Tactics for a general election: The significance of Kerr’s Folly

August 28, 2007

The next General Election may be several years away. It is already shaping the thoughts and actions of the main political parties. While the new European Treaty may be of secondary importance to voters, it could play a vital part in the outcome of the election.

Conservatives and Labourites alike should be thinking beyond the obvious regarding the treatment of the New European Treaty. The issue is very much on the political agenda. The Government stands accused of breaking an election pledge. So how damaging might it be to Gordon Brown?

Background.

This week all the pressure seemed to be on Gordon Brown. Two unions, The GMB and RMT, are calling for a referendum by tabling motions for the TUC annual conference. This adds from the left to calls from the Conservatives and UKIP parties from the right. Presumably the pro-Europe Liberal Democrats would also welcome a referendum. This suggests that the government faces opposition from inside and outside its ranks to its decision to avoid a referendum.

Kerr’s Folly

A classic paper in the Academy of Management Journal in 1975 by Steven Kerr drew attention to ‘the folly of rewarding A, while hoping for B’. The essential point made by the author is that the key to effective implementation of plans is understanding how reward systems work. Or, as Bill Starbuck memorably put it, ‘it’s the reward system, stupid’.

According to Kerr, numerous examples exist of reward systems that foul-up because the types of behavior rewarded are those that the rewarder is trying to discourage, while the behavior desired is not being rewarded at all. He explores this in various social, economic, and political fields. The paper leads us to the notion that politicians are all too-aware of the process through which the electorate wishes to obtain one thing and might appear to be of rewarding the politicians by voting for them. However, experience has shown that the electorate may wish for one thing and punish the politican by voting in effect to deny the policies approved of. Specifically, in politics, policy is couched in a deliberately vague manner, lest the electorate punish the ‘honest’ politician for spelling our any unpleasant consequences of that policy.

The [American] citizenry supposedly wants its candidates for public office to set forth operative goals, making their proposed programs clear, and specifying sources and uses of funds. However, since operative goals are lower in acceptance, and since aspirants to public office need acceptance .. most politicians prefer to speak only of official goals, at least until after the election. … The [American] voter typically punishes (withholds support from) candidates who frankly discuss where the money will come from, rewards politicians who speak only of [policy] goals, but hopes that candidates (despite the reward system) will discuss the issues [revealing potential pain to the voter].

In other words, Kerr’s folly indicates how we get the political behaviors and elect the politicians we deserve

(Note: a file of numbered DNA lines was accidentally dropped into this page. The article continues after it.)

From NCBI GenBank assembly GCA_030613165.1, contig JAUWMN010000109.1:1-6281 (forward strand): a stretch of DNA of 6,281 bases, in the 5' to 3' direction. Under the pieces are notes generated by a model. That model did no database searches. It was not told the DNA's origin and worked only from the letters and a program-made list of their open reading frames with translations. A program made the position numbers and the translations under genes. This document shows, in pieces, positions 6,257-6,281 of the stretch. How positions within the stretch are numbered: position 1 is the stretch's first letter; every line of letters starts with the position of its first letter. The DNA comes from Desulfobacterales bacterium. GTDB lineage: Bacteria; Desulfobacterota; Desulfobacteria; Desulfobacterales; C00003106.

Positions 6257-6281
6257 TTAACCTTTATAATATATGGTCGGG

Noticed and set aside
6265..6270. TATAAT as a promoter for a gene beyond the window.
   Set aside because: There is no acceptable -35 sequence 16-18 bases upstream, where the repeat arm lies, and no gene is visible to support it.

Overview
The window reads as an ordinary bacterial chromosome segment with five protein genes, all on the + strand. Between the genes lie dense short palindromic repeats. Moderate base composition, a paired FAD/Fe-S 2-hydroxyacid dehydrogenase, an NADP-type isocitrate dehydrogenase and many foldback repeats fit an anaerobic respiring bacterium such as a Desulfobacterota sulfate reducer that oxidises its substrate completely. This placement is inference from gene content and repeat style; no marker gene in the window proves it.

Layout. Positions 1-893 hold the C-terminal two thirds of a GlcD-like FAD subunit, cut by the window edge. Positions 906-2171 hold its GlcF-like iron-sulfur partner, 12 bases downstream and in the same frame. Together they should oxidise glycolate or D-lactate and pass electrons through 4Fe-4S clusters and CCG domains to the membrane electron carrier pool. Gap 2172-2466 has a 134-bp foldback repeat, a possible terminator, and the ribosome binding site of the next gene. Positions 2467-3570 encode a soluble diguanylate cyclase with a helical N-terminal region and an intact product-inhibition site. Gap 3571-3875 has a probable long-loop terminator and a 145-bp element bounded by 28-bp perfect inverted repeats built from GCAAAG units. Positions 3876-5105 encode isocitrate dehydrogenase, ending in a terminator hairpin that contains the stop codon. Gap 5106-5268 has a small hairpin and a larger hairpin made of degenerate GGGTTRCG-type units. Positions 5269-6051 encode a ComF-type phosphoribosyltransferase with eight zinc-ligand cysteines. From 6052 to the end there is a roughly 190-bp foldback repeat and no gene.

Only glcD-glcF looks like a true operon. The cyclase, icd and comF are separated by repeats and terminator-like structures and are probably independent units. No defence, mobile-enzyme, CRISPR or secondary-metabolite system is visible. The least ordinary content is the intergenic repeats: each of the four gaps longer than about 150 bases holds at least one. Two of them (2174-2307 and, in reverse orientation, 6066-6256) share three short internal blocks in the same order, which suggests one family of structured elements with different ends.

The Behaviors we Deserve

It becomes the received political wisdom for a political leader to find ways of presenting policy with avoidance of mention of its costs, leaving that to the opponents of the policy. This happens to be one of the strengths of an open society. For example, in the UK, Conservative policy for releasing citizens from the burdens of taxation have to be justified increasingly with specific explanations of funding for maintaining social institutions such as the Health Service.

The Treaty, The Election and Kerr’s Folly

A knowledge of the theory of Kerr’s Folly might not win an election. But it explains and perhaps helps predict political ‘moves’.
Let’s see how it might be working at present. Gordon Brown is pressed ‘to stick to an election commitment’. He is benefitting from being seen as a ‘Not like Blair’ statesman. He is thus vulnerable to accusations of behaving in a Blair-like way, involving a bit of ducking and weaving. Thus he risks the displeasure of a proportion of the electorate, demonstrated by a slump in opinion polls.

In its original form, Ferr’s Folly suggests that the electorate may want to punish a politican for avoiding any tricky behavior, spin, or obfuscation. But if so, the folly is that the self-same people appear to deprive themselves of evicting such politicians by discounting the undesired behaviors, and when it coms to the vital vote, cast it on different grounds. In other words, if the electorate thinks a referendum will not really make much difference presumably to self-interest, a slump in opinion polls interpreted as disapproval on general grounds moral grounds will ultimately not count for much.

So, should David Cameron choose to fight over the principle of Labour’s broken promise? Probably not. One of the reasons is that there is still considerable ‘wriggle-room’ for the Government. The finer details of the logical or even moral case are not so critical as the evidence of personal disadvantage of the issue to voters.

The Knight’s Move

But battles are rarely predictable. A sudden unexpected surprise, like a devious Knight’s Move in Chess, changes the entire game.
Suppose Mr Cameron does go big on this attack on Mr Brown and his failure to stick to the Manifesto of the last Election? This may present the Prime Minister with the opportunity to be ‘forced’ to accept a call for an early election. If so, be sure it will be at the time of his choosing. It is not unknown in the heat of battle to drive the enemy into a more favorable position.


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